The summer months are usually the time we can go see all of  those blockbuster movies we look forward to all year. Think Jaws. The Dark Knight. E.T. Jurassic Park. And although our summer movie experience is different this year, there are still many ways to watch and appreciate our favorite films. Changes are coming to this year's film festivals as well. YouTube announced that they would feature a free online global film festival called We Are One which began May 29 and ran through June 7. Twenty of the world's most famous film festivals presented including the Cannes Film Festival, the Sundance Film Festival, the Berlin International Film Festival, the Toronto Film Festival, and the Venice Film Festival. A full schedule of future events will be posted on the festival's YouTube page. Even the Oscars are in for some big changes this year. Although only a temporary change, streaming-only movies will be eligible for awards at the 2021 Academy Awards presentation for the first time. Theater closures have pushed many studios to either release movies online or delay them for months. But in the meantime there are lots of ways to enjoy the movies this summer! And don't forget the popcorn!

Emedia

  • Hoopla  Thousands of titles from major Hollywood studios are available for streaming, from anime to westerns - and everything in between! CPL Library card required.
  • Kanopy  Stream movies and documentaries from award-winning filmmakers, including the best in independent, classic film, and world cinema. CPL Library card required.
  • Kanopy Kids Kanopy Kids features a collection of films and TV series that inspire and inform, helping children develop social emotional skills and reinforcing valuable learning topics, such as history, science, and new languages. CPL Library card required.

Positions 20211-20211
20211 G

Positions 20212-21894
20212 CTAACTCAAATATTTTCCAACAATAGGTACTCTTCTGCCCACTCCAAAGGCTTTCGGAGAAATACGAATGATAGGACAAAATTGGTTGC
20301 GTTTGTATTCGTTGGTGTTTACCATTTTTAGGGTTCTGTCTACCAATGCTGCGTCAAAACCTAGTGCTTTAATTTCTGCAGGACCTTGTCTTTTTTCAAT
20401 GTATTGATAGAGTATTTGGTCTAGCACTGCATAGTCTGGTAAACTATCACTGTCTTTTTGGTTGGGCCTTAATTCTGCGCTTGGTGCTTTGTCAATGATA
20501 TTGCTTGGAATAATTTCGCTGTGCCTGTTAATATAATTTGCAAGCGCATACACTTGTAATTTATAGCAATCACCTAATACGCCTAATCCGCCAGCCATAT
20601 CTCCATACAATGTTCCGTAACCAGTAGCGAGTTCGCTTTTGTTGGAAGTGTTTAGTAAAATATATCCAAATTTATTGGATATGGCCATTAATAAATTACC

• Crackle. An ad-supported streaming service that offers both movies and TV shows.  No account required.
  • IMDbTV. Ad-supported streaming movies and TV shows. Must create a free account.
  • Popcornflix Kids.  Ad-supported streaming service for family-friendly movies & TV shows.
  • Tubi TV. Access to thousands of free movies for all ages - not commercial free, however. No account required.​

Books About the Movies

Books For Kids

Head back to 62 Days of Summer for more ways to participate in the summer program!

Canton is home to a wide variety of dining choices. Whether your craving is for fast food or fine dining, Italian, Mexican, Middle Eastern, or any of a vast number of delicious ethnic cuisines, you're bound to find it in Canton. And although our dining experience has been altered for the time being, you can still satisfy your hunger pangs by patronizing the many restaurants in Canton that are offering delivery and pick-up during this stressful time. But since, we're all spending a lot more time at home these days, its also a good time to learn some new recipes and practice some of our cooking skills. So whether you're choice is to "eat out" or stay in, we've got you covered.

Barbecuing is a great way to "eat out" and stay at home!

Or try some of these recipes especially compiled for "eating in."

For a variety of dining experiences, try some of of these resources:

Emedia 

  • cloudlibrary  Listen to this great selection of cook books for adults and kids.
  • Hoopla​  Streaming books, audio and video on all kinds of cooking, including cooking for kids
  • Overdrive  ebooks and audiobooks for all ages.

The Library's collection is full of great cookbooks. Here are a few to get you started:

Cookbooks for All Ages

Websites

  • AllRecipes  Thousands of recipes searchable by style, ingredients, and world cuisine.
  • Simply Recipes  Recipes with seasonal ingredients.  Includes an archives of over 30 years’ worth of old family recipes.
  • Yummly  Easy to follow recipes from breakfast to dinner.

Websites (Kids & Teens)

Podcasts

  • Burnt Toast  Host Michael Harlan Turkell explores a different aspect of food culture and community.
  • The Menu  Discusses everything from restaurants and chef culture to home cooking and more.